George's mum, Jane, sadly passed away last week

Jamie George has revealed he found out his mum was diagnosed with cancer on the same day he was appointed England captain.

George’s mum, Jane, sadly passed away from the illness on 14 February, just two days before he took part in an open training session in front of 10,000 fans at Twickenham.

Read more: Jamie George named captain

The Saracens hooker, who replaced his friend and club-mate Owen Farrell in the role, was named skipper before the 2024 Six Nations.

“It’s been really tough,’ he said. “I found out about her cancer diagnosis on the same day I found out I was going to be England captain, so that was a pretty mixed day.

“She was the biggest rugby fan on earth. She loved this team, loved watching me play. She never missed a game. The text I’ve got from her before my first game (as captain) is something I’ll treasure forever. She said it was the proudest day of her life. Given what she was going through to still be able to put a smile on her face is huge.”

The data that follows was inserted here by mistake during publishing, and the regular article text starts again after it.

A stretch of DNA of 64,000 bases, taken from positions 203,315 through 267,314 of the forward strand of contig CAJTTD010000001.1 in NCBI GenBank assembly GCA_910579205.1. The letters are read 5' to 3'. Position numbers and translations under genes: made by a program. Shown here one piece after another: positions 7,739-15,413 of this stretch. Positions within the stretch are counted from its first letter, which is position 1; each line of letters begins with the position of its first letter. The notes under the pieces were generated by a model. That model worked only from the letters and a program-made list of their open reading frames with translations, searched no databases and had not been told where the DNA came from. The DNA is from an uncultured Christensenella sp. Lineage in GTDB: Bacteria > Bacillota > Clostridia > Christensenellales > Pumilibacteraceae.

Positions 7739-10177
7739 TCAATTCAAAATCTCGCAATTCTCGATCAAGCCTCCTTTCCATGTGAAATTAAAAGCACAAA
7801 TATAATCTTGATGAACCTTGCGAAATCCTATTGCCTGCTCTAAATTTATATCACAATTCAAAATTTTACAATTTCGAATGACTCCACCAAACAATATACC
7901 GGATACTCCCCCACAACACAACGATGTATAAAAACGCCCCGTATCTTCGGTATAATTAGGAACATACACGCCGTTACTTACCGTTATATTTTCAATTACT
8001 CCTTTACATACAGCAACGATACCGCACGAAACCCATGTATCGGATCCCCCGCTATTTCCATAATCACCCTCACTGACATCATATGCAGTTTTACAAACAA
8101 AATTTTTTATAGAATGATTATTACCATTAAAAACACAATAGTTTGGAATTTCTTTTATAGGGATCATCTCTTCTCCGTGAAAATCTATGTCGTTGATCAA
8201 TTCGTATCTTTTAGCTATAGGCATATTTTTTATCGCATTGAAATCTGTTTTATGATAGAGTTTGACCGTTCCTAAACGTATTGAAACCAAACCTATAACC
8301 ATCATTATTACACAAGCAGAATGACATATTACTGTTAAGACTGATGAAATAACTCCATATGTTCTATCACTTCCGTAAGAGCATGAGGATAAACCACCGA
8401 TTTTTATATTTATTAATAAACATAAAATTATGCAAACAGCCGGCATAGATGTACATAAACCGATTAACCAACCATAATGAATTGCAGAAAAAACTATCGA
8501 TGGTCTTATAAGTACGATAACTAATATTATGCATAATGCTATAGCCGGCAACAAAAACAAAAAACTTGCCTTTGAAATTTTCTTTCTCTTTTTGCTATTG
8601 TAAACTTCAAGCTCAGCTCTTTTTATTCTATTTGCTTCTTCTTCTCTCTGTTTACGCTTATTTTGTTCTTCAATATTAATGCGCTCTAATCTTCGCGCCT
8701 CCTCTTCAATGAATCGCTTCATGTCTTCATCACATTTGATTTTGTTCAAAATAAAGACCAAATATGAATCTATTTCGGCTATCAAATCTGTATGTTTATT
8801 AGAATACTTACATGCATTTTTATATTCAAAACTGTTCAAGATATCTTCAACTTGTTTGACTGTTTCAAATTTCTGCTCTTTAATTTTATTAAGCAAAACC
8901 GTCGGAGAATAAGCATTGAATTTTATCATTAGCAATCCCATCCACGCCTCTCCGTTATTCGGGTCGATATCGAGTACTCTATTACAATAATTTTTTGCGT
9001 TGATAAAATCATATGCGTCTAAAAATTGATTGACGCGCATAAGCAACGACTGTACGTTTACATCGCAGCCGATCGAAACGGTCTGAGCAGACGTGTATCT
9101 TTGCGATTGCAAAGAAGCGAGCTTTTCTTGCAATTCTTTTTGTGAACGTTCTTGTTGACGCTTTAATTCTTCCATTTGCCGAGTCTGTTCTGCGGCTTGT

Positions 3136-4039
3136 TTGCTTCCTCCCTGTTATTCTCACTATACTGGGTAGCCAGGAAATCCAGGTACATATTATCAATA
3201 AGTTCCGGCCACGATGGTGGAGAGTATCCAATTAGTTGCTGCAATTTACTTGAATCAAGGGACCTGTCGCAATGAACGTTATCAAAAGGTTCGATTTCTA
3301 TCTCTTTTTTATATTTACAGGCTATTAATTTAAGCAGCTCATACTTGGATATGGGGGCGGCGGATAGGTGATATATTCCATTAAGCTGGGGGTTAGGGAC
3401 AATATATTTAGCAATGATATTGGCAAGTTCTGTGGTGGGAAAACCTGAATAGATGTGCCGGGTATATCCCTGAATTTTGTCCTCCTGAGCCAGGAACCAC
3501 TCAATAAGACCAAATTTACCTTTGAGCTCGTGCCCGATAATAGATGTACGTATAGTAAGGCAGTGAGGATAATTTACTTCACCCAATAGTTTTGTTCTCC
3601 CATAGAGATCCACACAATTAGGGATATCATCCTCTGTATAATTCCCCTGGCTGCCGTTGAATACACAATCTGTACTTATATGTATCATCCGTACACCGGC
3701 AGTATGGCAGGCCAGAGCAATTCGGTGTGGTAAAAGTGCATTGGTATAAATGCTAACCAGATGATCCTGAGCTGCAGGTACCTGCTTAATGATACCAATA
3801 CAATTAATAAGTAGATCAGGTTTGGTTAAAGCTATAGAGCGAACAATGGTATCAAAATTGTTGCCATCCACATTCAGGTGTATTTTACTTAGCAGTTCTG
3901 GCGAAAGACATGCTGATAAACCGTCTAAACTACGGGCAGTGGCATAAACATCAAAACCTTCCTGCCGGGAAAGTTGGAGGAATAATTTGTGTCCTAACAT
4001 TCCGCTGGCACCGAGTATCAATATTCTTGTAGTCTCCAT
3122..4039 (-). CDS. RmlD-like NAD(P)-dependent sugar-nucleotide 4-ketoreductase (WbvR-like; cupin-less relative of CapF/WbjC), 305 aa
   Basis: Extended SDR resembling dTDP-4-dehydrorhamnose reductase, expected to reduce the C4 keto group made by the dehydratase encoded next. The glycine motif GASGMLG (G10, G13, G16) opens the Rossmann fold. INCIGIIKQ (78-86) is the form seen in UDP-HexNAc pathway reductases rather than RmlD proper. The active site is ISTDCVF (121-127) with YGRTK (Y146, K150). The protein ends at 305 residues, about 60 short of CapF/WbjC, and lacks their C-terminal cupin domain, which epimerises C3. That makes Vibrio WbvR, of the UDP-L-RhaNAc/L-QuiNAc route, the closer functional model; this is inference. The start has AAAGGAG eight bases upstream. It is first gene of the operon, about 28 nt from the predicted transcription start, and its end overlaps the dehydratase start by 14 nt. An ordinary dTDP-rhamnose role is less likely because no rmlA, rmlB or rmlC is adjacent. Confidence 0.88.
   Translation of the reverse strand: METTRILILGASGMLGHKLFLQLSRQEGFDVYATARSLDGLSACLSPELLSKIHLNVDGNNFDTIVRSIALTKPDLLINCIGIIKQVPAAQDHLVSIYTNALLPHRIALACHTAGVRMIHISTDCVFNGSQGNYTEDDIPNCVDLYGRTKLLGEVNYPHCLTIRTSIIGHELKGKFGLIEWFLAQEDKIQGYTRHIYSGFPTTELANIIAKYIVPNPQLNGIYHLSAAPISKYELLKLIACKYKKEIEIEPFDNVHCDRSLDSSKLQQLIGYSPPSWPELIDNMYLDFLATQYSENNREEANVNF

Jamie George

Jamie George and his late mother, Jane (Jamie George Instagram)

George’s mum and dad, Ian, would never miss a match and travelled the world following their son. He attributed rugby as one reason why his family are so close.

“She was a very proud woman, she was absolutely incredible with everything she did for me and my brothers, he said. “It is hard to put into words. Rugby was a massive part of her life — I think it has kept our family together in certain ways and it goes to show what an incredible sport this is.

“Until the end, she was a die-hard Saracens and England rugby fan. It is amazing to have been able to have given her such an incredible life, travelling around the world following my games. Her and my dad would travel everywhere and I know she found a lot of joy following this team.”

George will once again captain England on Saturday as the team face Scotland in the Six Nations. England have not beaten Scotland in the tournament since 2020 and George says he is using family pride as a motivator.

“That has always been my motivation; making friends and family proud,” he added. “It will probably be multiplied this weekend, but when you get into the arena, when you step on to the field, it’s actually quite a nice feeling to be able to forget everything that has happened previously.

“Of course, I want to win for her and I want to win in her memory, but I’m fully aware that Scotland aren’t going to allow us to do that. It would be an amazing story, it would be an amazing situation for my family, but regardless of the result, I’m going out there to make her proud and make my family in the stands proud too.”

Download the digital edition of Rugby World straight to your tablet or subscribe to the print edition to get the magazine delivered to your door.

Follow Rugby World on FacebookInstagram and Twitter/X.